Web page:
HomeSocial SecuritySocial security: why police and teachers get lower benefits and how that could change
Social security: why police and teachers get lower benefits and how that could change
September 23, 2022
Pension / Social Security
Millions of Americans who worked in public sector jobs could see an increase in their Social Security benefits in the future.
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On Sept. 20, a congressional committee voted in favor of a bill that, if passed, would overturn existing rules that reduce benefits for certain public workers — including teachers, firefighters, police and government employees. The bill, the so-called Social Security Fairness Act, has been submitted to the House of Representatives by the House Ways and Means Committee.
As it stands, the Social Security Act contains two rules that reduce benefits for public servants: the Windfall Elimination Provision (WEP) and the Government Pension Offset (GPO).
The WEP reduces Social Security checks for retirees who qualify for benefits based on previous work, but who simultaneously received a public pension from work not covered by Social Security. The GPO reduces partner benefits for surviving spouses who also receive state pensions.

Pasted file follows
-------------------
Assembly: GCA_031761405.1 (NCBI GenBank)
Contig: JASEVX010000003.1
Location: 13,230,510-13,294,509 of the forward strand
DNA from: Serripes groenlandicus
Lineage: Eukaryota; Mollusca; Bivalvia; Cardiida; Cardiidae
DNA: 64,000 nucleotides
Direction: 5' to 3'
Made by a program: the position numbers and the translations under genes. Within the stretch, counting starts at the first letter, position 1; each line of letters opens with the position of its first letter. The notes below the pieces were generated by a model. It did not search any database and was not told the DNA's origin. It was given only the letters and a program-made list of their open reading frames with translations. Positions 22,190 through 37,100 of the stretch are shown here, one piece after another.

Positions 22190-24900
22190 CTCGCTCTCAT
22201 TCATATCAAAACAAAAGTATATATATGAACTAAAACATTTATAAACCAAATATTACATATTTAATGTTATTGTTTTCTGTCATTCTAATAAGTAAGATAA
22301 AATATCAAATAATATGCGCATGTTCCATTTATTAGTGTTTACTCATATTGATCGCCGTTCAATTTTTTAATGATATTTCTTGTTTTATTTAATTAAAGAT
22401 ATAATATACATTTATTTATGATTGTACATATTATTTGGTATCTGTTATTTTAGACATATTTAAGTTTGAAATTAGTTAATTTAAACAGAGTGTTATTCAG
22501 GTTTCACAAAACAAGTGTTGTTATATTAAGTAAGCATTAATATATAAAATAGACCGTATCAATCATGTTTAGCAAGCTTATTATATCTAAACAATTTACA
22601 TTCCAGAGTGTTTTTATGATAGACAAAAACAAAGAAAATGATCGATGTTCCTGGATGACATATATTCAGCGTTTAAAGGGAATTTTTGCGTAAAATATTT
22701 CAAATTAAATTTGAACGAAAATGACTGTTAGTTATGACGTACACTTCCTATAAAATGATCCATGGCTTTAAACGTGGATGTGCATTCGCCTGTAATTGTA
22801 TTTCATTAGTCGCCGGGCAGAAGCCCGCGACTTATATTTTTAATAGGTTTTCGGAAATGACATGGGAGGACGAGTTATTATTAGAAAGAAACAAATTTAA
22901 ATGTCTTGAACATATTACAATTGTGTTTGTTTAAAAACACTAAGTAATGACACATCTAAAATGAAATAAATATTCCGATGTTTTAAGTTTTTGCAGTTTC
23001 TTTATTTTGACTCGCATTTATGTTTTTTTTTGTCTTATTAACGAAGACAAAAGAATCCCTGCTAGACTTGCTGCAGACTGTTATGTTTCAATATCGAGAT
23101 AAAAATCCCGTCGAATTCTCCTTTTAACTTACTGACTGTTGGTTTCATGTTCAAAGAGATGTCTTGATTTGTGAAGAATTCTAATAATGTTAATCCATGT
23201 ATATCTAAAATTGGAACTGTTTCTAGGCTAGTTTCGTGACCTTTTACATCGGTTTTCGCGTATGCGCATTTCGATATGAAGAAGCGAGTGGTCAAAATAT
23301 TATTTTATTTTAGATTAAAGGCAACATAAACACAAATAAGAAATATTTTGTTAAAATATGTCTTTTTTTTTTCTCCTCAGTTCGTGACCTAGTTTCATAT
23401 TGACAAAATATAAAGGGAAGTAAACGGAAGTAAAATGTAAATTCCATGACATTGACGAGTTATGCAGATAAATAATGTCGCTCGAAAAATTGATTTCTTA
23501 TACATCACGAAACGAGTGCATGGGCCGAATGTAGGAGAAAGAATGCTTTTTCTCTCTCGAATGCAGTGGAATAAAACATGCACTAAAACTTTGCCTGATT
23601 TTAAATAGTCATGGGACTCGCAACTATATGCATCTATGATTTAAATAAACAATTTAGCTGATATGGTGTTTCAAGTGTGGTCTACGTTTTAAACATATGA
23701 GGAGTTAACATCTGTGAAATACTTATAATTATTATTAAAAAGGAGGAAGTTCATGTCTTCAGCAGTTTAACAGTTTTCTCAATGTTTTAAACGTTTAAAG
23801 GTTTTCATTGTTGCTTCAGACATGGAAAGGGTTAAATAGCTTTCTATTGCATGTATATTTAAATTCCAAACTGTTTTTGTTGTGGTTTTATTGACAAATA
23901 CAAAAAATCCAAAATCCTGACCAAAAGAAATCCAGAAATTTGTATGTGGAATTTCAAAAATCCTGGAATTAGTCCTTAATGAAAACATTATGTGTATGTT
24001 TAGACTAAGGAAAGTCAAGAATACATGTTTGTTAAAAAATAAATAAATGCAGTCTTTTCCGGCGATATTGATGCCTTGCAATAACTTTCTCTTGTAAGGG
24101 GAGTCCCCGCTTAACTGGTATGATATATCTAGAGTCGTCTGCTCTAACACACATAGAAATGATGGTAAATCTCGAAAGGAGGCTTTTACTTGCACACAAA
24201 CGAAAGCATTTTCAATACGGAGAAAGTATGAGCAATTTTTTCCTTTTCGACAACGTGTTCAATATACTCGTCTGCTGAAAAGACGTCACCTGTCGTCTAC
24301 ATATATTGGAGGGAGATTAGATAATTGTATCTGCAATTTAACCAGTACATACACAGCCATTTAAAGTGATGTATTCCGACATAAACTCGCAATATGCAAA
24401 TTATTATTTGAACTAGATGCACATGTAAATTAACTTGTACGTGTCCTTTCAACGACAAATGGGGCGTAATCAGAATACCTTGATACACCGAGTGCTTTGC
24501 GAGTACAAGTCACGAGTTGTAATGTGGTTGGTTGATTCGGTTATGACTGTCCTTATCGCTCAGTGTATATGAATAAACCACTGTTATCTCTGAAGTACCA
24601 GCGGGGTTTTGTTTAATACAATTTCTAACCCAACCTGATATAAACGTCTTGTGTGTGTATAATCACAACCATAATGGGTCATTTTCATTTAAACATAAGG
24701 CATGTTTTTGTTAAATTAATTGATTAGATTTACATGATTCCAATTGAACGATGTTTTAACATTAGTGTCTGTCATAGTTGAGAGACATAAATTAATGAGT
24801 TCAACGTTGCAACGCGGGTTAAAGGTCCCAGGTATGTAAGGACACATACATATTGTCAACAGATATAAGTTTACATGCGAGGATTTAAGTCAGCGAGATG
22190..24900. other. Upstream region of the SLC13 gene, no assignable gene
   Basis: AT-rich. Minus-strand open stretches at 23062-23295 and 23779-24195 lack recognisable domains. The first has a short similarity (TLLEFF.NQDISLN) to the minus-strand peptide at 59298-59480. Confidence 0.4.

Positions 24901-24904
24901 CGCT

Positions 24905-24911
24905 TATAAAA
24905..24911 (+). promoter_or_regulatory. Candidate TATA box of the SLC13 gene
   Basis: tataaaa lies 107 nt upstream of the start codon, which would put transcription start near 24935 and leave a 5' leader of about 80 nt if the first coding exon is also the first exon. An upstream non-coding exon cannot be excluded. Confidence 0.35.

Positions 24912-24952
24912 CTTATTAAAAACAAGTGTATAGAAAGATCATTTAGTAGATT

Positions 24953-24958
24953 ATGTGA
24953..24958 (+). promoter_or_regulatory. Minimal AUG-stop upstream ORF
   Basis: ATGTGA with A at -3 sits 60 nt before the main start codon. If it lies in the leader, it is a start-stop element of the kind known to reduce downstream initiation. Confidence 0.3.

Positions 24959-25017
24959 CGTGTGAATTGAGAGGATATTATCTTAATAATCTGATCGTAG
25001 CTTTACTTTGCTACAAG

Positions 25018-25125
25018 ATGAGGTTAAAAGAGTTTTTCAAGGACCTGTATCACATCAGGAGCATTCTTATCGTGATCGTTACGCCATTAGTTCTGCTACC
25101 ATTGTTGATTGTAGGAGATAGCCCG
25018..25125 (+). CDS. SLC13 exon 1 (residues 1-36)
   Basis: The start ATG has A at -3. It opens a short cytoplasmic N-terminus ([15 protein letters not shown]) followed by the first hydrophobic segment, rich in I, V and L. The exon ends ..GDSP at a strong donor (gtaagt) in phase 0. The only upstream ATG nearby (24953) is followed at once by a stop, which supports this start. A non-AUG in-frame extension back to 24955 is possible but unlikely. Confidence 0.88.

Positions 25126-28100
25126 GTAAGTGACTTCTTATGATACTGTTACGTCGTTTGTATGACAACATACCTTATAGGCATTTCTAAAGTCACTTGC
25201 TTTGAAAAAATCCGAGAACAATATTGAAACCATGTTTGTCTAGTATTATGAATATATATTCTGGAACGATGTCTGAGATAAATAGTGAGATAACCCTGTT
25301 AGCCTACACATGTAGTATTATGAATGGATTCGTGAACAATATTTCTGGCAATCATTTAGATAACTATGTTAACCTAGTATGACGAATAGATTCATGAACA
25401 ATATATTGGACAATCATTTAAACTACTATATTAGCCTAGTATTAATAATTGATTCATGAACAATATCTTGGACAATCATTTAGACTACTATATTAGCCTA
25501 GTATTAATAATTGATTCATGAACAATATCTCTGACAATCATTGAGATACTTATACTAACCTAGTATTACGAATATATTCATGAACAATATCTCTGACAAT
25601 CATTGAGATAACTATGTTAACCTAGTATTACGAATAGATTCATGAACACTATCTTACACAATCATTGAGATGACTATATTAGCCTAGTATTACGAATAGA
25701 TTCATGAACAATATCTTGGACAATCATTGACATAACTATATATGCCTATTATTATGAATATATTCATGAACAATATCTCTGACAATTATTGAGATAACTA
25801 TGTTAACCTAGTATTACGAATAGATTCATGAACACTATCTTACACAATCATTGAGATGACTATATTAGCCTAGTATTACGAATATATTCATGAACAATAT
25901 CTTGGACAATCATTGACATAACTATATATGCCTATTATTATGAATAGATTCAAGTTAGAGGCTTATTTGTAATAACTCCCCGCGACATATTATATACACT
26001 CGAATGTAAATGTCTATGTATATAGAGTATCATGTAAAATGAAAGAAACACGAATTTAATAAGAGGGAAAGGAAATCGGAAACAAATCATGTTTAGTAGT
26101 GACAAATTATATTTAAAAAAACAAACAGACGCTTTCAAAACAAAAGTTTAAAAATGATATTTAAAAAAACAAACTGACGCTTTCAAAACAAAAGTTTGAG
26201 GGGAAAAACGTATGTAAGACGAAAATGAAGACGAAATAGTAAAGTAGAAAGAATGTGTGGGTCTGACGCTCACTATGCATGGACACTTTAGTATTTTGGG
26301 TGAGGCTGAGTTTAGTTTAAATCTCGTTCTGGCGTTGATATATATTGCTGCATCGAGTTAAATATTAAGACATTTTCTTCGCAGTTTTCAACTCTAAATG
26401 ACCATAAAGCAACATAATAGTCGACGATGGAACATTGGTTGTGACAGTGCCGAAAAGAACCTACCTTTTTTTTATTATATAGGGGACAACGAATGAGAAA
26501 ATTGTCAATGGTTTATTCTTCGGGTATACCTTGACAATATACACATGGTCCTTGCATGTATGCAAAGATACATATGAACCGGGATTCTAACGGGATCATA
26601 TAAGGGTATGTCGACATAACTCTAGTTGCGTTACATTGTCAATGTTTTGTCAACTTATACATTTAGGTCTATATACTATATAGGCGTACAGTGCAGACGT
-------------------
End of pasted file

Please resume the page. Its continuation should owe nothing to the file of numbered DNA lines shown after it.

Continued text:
Both rules would be repealed if the Social Security Fairness Act is passed, putting more money in the pockets of affected retirees.
The Social Security Fairness Act received bipartisan support, with 300 co-sponsors out of 435 representatives voting.
But whether the bill will pass remains to be seen, as it would cost about $150 billion over 10 years per Emerson Sprick, a policy analyst at the Bipartisan Policy Center, who spoke to CNBC about the proposal.
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The main problem with the proposal as it is is that it does not explain how it would tackle the Social Security solvency crisis. According to the Congressional Research Service, projections show that as early as 2035, Social Security will not be able to pay the benefits owed in full and on time.